Step 4: Then the shipment process starts, working with port authorities and a designated consignee in the recipient country who will guide the donation through customs, making sure that it arrives safely to the recipient organization. Throughout the journey, the MSRO stays in contact with the recipient, providing technical assistance as needed, for example, providing help from a biomedical engineer for any equipment that needs installation.

What role have donated medical products played in the pandemic response?

Ever since MSROs responded to the 2014 Ebola epidemic in West Africa, they have kept a stockpile of personal protective equipment (PPE) for health crises. When COVID-19 hit, they immediately started to donate that stockpile to China. As COVID-19 spread around the globe, MSRO response followed. When the pandemic spiked in the U.S., MSROs focused on supporting underserved communities like the Navajo Nation and rural communities. Now, MSROs are returning to their original focus of international assistance.. In areas where COVID-related hospitalizations have slowed, vaccination rates have increased, and mask mandates are ending, hospitals and businesses are giving MSROs their excess PPE to redistribute to COVID hotspots like India and to support  regular health service requests in low-income countries.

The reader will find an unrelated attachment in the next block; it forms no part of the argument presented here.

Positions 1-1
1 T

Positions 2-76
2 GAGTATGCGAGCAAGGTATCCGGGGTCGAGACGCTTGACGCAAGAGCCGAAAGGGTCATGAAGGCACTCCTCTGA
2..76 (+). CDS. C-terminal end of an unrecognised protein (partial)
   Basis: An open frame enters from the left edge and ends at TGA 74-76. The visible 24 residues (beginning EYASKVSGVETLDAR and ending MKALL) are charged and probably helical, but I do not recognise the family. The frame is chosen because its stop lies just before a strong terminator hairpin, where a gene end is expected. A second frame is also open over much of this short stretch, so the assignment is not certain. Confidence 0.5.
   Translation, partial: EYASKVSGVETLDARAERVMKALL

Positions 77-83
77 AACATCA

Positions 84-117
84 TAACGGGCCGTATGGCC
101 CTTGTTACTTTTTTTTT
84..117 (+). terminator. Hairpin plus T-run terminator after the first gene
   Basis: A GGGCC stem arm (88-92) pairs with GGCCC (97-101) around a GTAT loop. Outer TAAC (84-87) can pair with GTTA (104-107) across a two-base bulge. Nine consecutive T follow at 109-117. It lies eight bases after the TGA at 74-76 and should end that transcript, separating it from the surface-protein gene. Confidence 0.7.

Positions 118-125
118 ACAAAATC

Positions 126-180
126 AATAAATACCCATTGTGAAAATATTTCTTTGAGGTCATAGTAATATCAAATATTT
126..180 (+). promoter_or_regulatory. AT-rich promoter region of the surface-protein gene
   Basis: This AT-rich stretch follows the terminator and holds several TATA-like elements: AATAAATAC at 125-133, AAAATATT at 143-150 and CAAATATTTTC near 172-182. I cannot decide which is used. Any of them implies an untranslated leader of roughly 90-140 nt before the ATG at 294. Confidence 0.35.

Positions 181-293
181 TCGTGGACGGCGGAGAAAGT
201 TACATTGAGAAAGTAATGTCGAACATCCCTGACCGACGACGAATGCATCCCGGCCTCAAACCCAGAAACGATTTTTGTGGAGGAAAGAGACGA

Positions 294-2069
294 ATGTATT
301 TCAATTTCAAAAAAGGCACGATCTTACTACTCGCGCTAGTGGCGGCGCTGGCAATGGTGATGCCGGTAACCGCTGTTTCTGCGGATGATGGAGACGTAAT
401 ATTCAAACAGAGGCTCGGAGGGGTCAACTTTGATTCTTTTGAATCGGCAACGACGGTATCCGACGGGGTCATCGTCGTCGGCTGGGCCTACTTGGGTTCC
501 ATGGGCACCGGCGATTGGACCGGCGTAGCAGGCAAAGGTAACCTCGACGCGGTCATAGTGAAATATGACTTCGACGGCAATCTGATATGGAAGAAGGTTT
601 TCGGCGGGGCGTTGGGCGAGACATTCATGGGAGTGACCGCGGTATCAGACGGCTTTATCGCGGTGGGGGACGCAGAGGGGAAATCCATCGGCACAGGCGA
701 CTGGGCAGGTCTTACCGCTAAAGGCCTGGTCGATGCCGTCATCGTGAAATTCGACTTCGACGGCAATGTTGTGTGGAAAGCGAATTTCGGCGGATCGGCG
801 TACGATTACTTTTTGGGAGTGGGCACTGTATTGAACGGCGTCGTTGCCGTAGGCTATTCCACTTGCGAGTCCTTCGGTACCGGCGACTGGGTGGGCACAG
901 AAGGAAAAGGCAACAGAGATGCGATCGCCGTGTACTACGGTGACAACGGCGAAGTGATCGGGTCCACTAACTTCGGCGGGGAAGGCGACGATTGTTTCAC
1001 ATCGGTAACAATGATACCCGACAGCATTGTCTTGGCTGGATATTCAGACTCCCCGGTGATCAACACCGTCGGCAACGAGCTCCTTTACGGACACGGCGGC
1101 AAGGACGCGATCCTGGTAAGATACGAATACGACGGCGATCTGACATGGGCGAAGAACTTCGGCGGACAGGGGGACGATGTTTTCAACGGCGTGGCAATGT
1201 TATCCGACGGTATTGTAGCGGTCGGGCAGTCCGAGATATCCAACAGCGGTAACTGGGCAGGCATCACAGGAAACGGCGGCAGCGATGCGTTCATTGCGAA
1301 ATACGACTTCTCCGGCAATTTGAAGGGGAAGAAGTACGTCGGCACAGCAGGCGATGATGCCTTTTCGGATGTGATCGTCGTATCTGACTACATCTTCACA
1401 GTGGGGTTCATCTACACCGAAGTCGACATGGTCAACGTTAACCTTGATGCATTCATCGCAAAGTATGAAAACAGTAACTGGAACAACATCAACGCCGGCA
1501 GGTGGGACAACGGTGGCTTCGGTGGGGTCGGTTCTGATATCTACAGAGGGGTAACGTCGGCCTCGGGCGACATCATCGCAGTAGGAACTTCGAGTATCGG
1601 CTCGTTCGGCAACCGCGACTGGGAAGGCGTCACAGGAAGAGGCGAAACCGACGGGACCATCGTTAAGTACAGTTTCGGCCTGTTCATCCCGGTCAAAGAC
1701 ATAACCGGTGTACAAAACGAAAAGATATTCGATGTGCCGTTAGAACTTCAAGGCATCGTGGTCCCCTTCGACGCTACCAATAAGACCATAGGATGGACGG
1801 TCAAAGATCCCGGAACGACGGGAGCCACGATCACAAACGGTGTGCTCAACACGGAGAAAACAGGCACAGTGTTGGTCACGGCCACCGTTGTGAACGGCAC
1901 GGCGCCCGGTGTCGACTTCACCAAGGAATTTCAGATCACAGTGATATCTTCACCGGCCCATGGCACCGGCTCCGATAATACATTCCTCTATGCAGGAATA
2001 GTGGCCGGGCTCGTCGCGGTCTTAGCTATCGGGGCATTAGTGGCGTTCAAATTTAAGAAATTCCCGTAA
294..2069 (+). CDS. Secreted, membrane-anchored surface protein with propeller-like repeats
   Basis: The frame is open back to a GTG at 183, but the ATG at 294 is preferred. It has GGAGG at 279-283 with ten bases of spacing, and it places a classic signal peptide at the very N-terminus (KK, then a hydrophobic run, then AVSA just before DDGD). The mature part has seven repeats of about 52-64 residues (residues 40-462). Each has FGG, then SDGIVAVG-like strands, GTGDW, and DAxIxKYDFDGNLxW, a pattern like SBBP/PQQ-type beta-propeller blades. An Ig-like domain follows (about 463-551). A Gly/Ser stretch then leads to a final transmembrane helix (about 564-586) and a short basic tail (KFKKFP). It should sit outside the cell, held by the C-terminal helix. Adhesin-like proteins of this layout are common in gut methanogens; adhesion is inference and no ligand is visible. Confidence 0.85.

With the pandemic, we’ve heard a lot about clinical trials. What role do they play in donation programs?

Clinical research sites, which are the sites that manage clinical trials predominantly for pharmaceutical companies, procure many medical products such as needles, gloves, and even MRI machines in cases of neurological studies, but they often don’t

completely used or they must be removed from the site by the end of the trial and sent elsewhere. We are piloting a project called Kits4Life, through which we train and provide operational tools to clinical research sites so that they can identify quality excess medical products that can be donated.

How do you ensure equitable and ethical access to donated medical products and address the imbalance in power between donor and recipient?

The foundation for MSA was and still is that donations need to primarily benefit the recipient; they need to be ethical in terms of what is being donated, why it is being donated, and who it actually benefits. This is the lens that we are striving to look through as we continue to improve the standards and build equitable partnerships and access to donated medical products.

Header photo: Training course for health workers about COVID-19 Case Management and Donning and Doffing of PPE during the first wave of COVID-19 pandemic at the Isolation Center of COVID-19, Al-Jomhori Hospital, Al-Mahweet, Yemen. Photo courtesy of Yemen FETP.